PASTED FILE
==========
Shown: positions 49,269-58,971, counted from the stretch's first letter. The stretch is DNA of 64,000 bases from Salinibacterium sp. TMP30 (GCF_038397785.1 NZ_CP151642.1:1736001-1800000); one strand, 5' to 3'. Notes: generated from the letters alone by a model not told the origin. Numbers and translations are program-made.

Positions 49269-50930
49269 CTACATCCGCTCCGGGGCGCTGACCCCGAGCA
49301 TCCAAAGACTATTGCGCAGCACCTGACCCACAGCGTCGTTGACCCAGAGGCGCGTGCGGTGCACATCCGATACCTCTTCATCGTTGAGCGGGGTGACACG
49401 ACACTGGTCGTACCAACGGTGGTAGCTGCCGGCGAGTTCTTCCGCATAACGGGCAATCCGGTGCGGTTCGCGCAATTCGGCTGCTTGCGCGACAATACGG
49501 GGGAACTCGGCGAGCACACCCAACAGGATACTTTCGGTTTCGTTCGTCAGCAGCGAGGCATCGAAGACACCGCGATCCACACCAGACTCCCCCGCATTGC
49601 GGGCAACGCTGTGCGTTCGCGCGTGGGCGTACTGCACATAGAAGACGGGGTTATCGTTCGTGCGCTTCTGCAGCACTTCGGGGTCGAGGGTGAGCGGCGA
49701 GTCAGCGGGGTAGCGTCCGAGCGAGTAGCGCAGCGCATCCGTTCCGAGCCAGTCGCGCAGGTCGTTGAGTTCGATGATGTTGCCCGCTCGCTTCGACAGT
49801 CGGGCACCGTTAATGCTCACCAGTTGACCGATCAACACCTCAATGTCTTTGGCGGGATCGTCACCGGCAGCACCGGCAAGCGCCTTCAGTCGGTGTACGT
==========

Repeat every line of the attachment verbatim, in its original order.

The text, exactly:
Shown: positions 49,269-58,971, counted from the stretch's first letter. The stretch is DNA of 64,000 bases from Salinibacterium sp. TMP30 (GCF_038397785.1 NZ_CP151642.1:1736001-1800000); one strand, 5' to 3'. Notes: generated from the letters alone by a model not told the origin. Numbers and translations are program-made.

Positions 49269-50930
49269 CTACATCCGCTCCGGGGCGCTGACCCCGAGCA
49301 TCCAAAGACTATTGCGCAGCACCTGACCCACAGCGTCGTTGACCCAGAGGCGCGTGCGGTGCACATCCGATACCTCTTCATCGTTGAGCGGGGTGACACG
49401 ACACTGGTCGTACCAACGGTGGTAGCTGCCGGCGAGTTCTTCCGCATAACGGGCAATCCGGTGCGGTTCGCGCAATTCGGCTGCTTGCGCGACAATACGG
49501 GGGAACTCGGCGAGCACACCCAACAGGATACTTTCGGTTTCGTTCGTCAGCAGCGAGGCATCGAAGACACCGCGATCCACACCAGACTCCCCCGCATTGC
49601 GGGCAACGCTGTGCGTTCGCGCGTGGGCGTACTGCACATAGAAGACGGGGTTATCGTTCGTGCGCTTCTGCAGCACTTCGGGGTCGAGGGTGAGCGGCGA
49701 GTCAGCGGGGTAGCGTCCGAGCGAGTAGCGCAGCGCATCCGTTCCGAGCCAGTCGCGCAGGTCGTTGAGTTCGATGATGTTGCCCGCTCGCTTCGACAGT
49801 CGGGCACCGTTAATGCTCACCAGTTGACCGATCAACACCTCAATGTCTTTGGCGGGATCGTCACCGGCAGCACCGGCAAGCGCCTTCAGTCGGTGTACGT